'Godzilla' Producers' Lawsuit Settles on Eve of Trial

'Godzilla' (Win)

If any movie redeemed the idea of shooting sequels in Vegas, it was this one. Ranked as the highest-grossing film of all Godzilla movies to date, this 2014 remake grossed a jaw-dropping $200,676,069 in domestic and $528,676,069 in worldwide profits. In the true nature of Godzilla, the film had audiences running for their wallets even without its classic Tokyo location. Rotten Tomatoes gave the film a decent 74% rating. But what was a win for Godzilla ended up being a loss for Vegas as the enormous dinosaur-lizard-thing ended up destroying most of the strip. Wish fulfillment?

Just weeks before a trial was scheduled to begin, Legendary Pictures has settled a lawsuit with three producers who were dumped from Godzilla.

On Thursday, the parties filed papers to end the legal dispute, which began in January 2013 when the studio preemptively filed claims against Dan Lin, Roy Lee and Doug Davison, aiming to get a declaration that under the terms of a contract, the studio was only required to use the three on Godzilla if they were "deemed to be engaged" to produce the film. Within days, the producers had filed counterclaims against Legendary for allegedly breaching an oral agreement and demanded "substantial punitive damages to make an example of Legendary so that it and no other studio will in the future treat their producers in this outrageous manner."

After many months spent figuring out whether the litigation belonged in arbitration, the three producers landed a victory when an L.A. Superior Court judge rejected Legendary's contention that a clause in an unsigned contract required arbitration.

Lin, Lee and Davison prepared to introduce evidence at trial that they were responsible for bringing the Godzilla project to Legendary from Toho Co. amid a rights bidding war, and that the studio orally agreed to a $25,000 developmental fee, fixed compensation of $1.3 million and 3 percent of the first-dollar gross receipts of the film. The three say they continued to work on Godzilla and were assured in an email by Legendary's chief creative executive, Jon Jashni, that they would "be well-treated throughout."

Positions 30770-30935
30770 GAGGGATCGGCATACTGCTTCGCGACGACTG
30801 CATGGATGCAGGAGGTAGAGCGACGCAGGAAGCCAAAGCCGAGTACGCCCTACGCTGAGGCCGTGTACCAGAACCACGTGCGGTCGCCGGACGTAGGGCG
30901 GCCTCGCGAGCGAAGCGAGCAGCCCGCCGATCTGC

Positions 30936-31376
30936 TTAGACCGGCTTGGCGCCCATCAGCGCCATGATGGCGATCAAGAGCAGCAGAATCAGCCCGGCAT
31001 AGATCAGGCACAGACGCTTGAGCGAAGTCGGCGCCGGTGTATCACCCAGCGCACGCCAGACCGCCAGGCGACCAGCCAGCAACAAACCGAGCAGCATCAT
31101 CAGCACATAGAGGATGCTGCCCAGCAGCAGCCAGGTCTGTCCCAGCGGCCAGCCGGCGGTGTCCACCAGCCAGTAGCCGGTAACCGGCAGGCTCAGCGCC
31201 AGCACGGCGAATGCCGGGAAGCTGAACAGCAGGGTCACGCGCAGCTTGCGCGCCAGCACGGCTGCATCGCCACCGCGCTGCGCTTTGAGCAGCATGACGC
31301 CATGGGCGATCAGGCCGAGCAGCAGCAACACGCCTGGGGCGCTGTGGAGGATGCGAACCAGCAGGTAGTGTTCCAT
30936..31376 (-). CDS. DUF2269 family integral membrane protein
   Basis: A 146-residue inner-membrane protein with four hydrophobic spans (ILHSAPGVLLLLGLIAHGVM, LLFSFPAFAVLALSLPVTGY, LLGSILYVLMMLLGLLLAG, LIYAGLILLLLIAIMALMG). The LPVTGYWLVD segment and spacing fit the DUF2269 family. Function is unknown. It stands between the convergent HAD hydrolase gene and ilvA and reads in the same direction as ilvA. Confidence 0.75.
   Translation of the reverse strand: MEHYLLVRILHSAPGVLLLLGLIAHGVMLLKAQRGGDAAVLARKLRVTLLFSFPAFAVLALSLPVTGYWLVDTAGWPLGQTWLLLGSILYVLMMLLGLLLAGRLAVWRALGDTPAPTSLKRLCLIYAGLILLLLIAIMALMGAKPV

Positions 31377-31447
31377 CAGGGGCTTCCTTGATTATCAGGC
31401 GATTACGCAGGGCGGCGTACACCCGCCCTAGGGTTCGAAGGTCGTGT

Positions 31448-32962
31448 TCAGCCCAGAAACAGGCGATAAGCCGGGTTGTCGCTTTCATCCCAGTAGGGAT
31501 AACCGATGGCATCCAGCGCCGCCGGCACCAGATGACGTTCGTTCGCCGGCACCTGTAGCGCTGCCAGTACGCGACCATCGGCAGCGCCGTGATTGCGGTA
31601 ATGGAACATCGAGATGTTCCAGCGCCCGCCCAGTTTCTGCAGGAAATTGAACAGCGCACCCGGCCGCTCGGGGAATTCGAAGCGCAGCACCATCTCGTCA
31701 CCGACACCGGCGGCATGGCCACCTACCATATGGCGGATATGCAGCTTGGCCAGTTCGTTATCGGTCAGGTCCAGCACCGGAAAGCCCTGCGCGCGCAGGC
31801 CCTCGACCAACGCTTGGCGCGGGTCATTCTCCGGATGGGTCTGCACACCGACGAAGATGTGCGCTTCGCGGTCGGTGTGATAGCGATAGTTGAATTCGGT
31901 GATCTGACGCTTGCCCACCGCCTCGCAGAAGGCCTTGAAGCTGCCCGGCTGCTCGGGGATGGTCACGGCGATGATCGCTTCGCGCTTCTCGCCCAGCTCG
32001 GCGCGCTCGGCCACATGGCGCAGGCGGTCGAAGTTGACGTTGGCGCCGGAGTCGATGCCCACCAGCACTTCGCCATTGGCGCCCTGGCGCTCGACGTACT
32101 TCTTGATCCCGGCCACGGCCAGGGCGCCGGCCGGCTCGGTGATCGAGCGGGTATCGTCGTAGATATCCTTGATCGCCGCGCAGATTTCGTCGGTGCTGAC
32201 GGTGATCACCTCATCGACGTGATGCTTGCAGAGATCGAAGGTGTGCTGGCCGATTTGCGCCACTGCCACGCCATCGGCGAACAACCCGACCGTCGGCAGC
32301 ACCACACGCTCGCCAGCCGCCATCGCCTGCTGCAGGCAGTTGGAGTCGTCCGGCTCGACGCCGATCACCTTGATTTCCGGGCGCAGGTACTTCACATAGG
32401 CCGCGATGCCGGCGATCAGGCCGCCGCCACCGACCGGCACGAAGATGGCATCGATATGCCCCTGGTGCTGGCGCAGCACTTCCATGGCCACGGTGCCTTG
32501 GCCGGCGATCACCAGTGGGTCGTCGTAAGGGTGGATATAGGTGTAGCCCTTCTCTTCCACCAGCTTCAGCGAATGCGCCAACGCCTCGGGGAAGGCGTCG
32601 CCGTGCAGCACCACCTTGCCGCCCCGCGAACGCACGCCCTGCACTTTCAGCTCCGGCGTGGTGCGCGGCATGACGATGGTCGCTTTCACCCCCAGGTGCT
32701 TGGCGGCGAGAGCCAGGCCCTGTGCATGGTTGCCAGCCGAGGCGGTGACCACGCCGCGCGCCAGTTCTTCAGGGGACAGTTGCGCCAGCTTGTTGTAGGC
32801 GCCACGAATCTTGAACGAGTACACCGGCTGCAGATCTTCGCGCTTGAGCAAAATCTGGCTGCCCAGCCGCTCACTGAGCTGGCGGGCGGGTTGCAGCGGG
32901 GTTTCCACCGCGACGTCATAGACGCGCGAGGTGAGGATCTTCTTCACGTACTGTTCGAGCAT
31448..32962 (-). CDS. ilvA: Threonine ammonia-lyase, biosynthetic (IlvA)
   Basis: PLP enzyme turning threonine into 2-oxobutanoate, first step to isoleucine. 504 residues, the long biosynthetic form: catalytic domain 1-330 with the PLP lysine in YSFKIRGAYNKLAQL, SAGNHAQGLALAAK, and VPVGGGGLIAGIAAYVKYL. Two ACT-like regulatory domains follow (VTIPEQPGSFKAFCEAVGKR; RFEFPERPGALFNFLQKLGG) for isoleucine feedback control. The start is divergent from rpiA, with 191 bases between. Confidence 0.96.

Nearly three years after Godzilla rights were secured, the three were taken off the project. Jashni "concocted a plan" to remove them, according to Lin's lawyer Larry Stein.

The dispute was closely watched in Hollywood because it's rare that producers who are involved in early development efforts and generate material are given the cold shoulder. Godzilla was released in 2014 and was a big hit, with more than $500 million gross worldwide. A sequel is in the works.

In the battle, Legendary, led by attorney Dale Kinsella, disputed there was any fraud involved.

"In disputes such as this, whether a Hollywood film producer has been 'well-treated' is overly subjective, it is a matter of opinion, and it cannot serve as a basis for a promissory fraud claim," stated Legendary's earlier court papers. "A jury would have no rational basis for concluding whether [Lin, Lee and Davison] were 'well-treated.' Permitting a fraud claim to proceed on such a nebulous and indefinable representation would open the floodgates to promissory fraud claims in an industry known for differing — and often clashing — opinions on quality, contribution, and appreciation."

The terms of the settlement haven't been publicly revealed.